Suitable resistor for LED using current source?

Discussion in 'Homework Help' started by iCosine, Mar 11, 2013.

  1. iCosine

    Thread Starter New Member

    Mar 11, 2013
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    Hi, I'm currently assigned a project by my company to test the current carrying capacity (CCC) of the company's product. Let's call it UTI. UTI has a very low resistance of 35mOhm at room temperature and since it is very small, I'm afraid there might be short circuit. Thus, I decided to add in a LED to act as a load. However, I'm unsure of the resistance value I should use to protect the LED. I'm not using a voltage source since I'm testing the CCC of UTI and as such I cannot use the resistor-voltage calculator available on the internet.

    So I would like to know which resistor should I use to protect my LED if I were to test UTI using a current range of 0A to 10A supplied by a current source. Thanks!

    P.S Sorry for the wall of text.
     
  2. TheComet

    Member

    Mar 11, 2013
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    A current source from 0A to 10A? That will annihilate your LED. Your LED will only exist for a fraction of a micro second before it will explode, creating a miniature mushroom cloud (which looks pretty nice btw, at least until the fire alarm kicks in).

    First of all, ask yourself a simple question: If you are using a current source, why would you need to limit the current at all? That's exactly what a current source does in the first place.

    Current sources can be short-circuited. In fact, current sources like it when you short circuit them. Think about it, what they do is they try to output a fixed amount of current. They do this by changing the voltage so it matches the current load resistance (Ohm's law). So for example, if you'd like to output 1A of current, and you have a 0.035Ohm load, the current source will try and output 35mV. If you short circuit the current source, it will still output the 1A of current, but there's 0 resistance, so you'll just have 0V on the output (which means the power dissipation is P=V*I = 0V*1A = 0W).

    You can think of current sources to be the exact opposite of voltage sources. It is dangerous to not connect anything to current sources, just as it's dangerous to short circuit voltage sources.

    In other words, you don't need anything to limit the current.

    TheComet
     
  3. iCosine

    Thread Starter New Member

    Mar 11, 2013
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    Thanks for the reply! Yea, I know that such big current will annihilate my LED. My task it to test how much current can the UTI handle before burning out. Do you think it's enough to have only the UTI as the load even though it has a very small resistance? Basically my circuit diagram will be a current source connected to the UTI and back to the ground, is that it?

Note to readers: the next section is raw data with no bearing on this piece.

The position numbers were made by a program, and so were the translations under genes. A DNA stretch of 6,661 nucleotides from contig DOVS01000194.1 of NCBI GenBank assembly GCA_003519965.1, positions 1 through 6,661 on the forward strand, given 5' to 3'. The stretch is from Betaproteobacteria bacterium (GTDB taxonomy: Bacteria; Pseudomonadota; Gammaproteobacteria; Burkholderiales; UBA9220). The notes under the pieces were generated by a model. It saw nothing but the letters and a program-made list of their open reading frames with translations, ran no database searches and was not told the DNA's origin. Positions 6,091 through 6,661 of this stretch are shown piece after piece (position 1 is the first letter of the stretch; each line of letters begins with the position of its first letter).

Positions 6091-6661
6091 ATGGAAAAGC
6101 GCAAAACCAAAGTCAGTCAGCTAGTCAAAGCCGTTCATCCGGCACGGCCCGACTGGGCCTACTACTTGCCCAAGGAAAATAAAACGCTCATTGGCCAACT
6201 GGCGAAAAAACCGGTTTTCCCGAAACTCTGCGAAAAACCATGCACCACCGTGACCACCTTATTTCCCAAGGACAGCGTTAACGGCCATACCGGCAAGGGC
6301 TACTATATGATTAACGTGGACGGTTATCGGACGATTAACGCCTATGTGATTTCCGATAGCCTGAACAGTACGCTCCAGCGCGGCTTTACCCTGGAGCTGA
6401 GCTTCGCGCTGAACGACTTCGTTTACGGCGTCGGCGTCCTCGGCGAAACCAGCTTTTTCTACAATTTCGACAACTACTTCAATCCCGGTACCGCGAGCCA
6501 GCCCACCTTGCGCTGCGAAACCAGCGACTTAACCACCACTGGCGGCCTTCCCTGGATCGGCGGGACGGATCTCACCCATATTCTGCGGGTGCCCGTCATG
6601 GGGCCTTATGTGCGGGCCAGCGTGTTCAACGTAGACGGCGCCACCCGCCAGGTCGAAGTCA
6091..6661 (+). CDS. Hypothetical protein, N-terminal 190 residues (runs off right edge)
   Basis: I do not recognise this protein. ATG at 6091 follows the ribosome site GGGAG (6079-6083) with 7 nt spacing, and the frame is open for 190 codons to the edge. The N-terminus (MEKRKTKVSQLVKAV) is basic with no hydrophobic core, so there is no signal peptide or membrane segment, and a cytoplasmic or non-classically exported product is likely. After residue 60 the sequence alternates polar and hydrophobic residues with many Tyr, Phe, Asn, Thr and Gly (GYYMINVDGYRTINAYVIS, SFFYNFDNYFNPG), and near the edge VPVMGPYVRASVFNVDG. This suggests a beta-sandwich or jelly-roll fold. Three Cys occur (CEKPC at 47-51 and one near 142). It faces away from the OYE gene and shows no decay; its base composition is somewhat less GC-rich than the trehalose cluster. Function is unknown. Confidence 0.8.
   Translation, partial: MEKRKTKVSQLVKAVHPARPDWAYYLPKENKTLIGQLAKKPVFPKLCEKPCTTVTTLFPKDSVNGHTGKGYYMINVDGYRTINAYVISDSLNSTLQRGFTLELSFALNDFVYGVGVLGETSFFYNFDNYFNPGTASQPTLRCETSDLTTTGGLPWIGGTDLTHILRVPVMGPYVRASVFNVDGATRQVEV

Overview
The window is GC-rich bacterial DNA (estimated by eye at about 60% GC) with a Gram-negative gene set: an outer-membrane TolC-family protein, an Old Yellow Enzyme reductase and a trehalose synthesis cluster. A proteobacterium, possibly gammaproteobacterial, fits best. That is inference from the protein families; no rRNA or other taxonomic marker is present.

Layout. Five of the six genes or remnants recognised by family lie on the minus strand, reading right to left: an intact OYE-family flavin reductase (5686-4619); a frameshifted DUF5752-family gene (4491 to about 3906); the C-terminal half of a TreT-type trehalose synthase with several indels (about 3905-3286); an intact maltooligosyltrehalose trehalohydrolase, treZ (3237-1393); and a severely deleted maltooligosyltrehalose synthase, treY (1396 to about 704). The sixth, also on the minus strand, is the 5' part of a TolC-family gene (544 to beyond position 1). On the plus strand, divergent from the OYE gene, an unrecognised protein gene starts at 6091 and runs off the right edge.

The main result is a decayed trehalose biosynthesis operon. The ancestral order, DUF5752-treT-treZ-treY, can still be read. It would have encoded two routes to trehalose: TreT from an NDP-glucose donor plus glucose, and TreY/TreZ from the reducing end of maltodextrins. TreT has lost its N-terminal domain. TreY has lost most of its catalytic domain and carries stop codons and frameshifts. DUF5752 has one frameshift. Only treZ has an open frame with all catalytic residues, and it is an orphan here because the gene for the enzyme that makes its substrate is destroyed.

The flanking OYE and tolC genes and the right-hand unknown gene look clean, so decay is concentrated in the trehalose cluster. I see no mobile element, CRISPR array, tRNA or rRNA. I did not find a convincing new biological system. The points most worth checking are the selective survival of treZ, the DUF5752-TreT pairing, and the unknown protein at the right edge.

4. TheComet

    Member

    Mar 11, 2013
    88
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    That's it, yep. Only the given amount of current will flow. The resistance needs to be small for a current source to work, so that's fine.

    TheComet
     
  5. Evil Lurker

    Member

    Aug 25, 2011
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    First thing you need to do is aquire a sample lot of UTI's. Next thing you need to do is to contact the engineering dept of whoever designed the UTI and get the specs for how much current it was designed to handle, either continuously and/or for transient periods. Then you set up a variable constant current source with ammeter in series with an optional temperature sensor on the device under test and slowly ramp up the current till the device fails and record the results. Then you repeat the process to eliminate errors caused from variables in quality from UTI to UTI. From that you can determine the average current failure rate along with the mean current failure rate (which in many cases may be more important than the average failure rate).

    Load is unimportant if all you are testing is pure current handling capacity thanks to Kirchhoff's circuit laws, however if you wish to see exactly how a device performs in its intended application you should attach an identical load, be it resistive or inductive. Better yet blow up several lots of them with and without loads, and actual devices if they are intended as a component of something else. The more UTI's you blow up and the more sample lots you use from different production runs the more accurate your tests results will be.

    Thorough documentation of all testing devices along with the methodology used is a must in case of legal problems arising from product liability claims, and for justification to management as to why you are destroying so many UTI's. If a UTI is meant to be part of an expensive device, mission critical, or for medical purposes you may wish to use precision NIST calibrated and certified equipment, for example as your current source a good lab grade power supply. You may also wish to video record the testing process, and if you do, keep a copy in secret for your own records in case something happens later on down the road so your company cannot scapegoat you for someone else's screw up.

    Hope this helps.
     
  6. iCosine

    Thread Starter New Member

    Mar 11, 2013
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    0
    Alright, thanks for the replies! Now I'm really clear on this. Thanks again! :D
     
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